However, there will be typically have been some structural re-organization of the lattice depending on the strength of the applied field, and the temperature of the ironso that a higher percentage of the domains are aligned, and this re-structuring of the lattice persists even after the external field is removed.

This accounts for the hysteresis effect, by which a piece of iron acquires some permanent magnetism after having been exposed to a strong field. In order to create a strong permanent magnet, a piece of ferrous material is heated to a molten state, and then placed in a strong magnetic field and allowed to cool.

This creates a lattice structure with very few magnetic imperfections in the lattice, so the electron spins are naturally locked in alignment throughout the material. Not surprisingly, if a magnetized piece of iron is struck with a hammer, it’s possible to scramble the domains and thereby de-magnetize the object.

In summary, the three main kinds a magnetism are illustrated schematically in the figures below. One of the most common questions about permanent magnets is whether there exist a stable and static configuration of permanent magnets that will cause an object to be levitated indefinitely. Obviously the levitation itself is not a problem, because many magnets have fields strong enough to lift their own weight.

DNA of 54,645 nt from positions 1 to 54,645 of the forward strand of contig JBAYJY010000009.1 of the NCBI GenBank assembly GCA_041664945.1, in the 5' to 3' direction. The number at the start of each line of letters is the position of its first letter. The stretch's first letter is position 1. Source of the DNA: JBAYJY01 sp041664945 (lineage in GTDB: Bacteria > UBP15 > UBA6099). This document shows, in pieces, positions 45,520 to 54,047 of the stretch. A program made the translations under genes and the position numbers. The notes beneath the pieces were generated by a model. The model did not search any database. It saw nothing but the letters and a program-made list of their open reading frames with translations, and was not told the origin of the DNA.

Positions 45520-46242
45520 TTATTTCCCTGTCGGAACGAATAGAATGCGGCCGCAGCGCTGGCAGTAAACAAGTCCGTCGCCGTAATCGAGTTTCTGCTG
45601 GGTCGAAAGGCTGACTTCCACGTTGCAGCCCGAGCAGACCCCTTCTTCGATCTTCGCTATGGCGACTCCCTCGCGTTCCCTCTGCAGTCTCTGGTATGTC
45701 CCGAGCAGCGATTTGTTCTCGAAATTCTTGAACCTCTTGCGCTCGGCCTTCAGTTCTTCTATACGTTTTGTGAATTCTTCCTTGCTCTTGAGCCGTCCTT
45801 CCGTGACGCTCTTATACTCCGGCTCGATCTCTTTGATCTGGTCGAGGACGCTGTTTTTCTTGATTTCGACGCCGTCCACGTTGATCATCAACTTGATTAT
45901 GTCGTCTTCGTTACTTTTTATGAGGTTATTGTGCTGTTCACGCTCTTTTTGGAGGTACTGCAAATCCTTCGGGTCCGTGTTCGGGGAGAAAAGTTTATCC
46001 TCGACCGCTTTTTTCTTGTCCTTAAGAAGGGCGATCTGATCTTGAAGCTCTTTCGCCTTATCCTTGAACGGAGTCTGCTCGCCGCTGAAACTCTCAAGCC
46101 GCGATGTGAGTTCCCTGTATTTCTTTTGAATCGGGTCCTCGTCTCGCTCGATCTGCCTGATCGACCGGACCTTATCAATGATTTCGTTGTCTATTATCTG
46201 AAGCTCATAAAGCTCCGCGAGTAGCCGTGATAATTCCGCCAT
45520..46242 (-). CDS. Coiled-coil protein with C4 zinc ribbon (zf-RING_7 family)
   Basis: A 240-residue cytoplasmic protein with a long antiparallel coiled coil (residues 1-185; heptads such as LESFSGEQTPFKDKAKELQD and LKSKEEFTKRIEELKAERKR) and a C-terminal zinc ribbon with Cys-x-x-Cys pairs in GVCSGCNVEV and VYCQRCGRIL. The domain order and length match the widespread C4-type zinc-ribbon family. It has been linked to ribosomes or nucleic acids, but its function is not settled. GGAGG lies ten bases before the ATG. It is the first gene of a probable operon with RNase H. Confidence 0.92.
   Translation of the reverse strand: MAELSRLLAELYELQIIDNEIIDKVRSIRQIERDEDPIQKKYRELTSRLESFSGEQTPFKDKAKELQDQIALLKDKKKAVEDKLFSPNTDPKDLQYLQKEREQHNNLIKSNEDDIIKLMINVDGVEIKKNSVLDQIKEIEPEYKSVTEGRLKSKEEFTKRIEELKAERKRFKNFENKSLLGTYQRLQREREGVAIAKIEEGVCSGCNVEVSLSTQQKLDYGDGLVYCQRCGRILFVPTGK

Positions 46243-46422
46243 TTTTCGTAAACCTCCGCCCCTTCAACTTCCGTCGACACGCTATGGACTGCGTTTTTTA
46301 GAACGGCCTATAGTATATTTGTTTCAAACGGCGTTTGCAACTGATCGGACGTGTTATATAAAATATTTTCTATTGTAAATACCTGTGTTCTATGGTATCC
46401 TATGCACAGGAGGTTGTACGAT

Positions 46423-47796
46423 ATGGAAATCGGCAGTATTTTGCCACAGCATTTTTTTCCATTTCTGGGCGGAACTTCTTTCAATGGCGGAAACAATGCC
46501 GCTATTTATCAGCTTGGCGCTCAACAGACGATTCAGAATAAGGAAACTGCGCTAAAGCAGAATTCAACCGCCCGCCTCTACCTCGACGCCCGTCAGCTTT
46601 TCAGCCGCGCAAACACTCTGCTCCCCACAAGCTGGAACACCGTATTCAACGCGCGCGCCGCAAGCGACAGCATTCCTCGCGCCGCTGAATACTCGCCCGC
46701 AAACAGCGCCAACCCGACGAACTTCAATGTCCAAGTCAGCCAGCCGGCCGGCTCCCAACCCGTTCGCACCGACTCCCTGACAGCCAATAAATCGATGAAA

Equilibrium is also not a problem, because there is obviously a configuration at the boundary between falling and rising. The problem is stability. In order to have stability, there must be a restorative force counter-acting any displacement away from the equilibrium point. We need to be careful when considering this question, because, as discussed above, there are several kinds of magnetic behavior exhibited by different substances in different circumstances.

We can certainly achieve stable levitation with a superconductor, which is really just a perfect diamagnet. In fact, even at room temperatures, it is possible to use the diamagnetic property of a substance like bismuth to achieve marginal stability for magnetic levitation. Of course, in such a case, the paramagnet is too weak to do the actual levitating; it just provides a small window of stability for an object that is actually being lifted by ferromagnetic effects.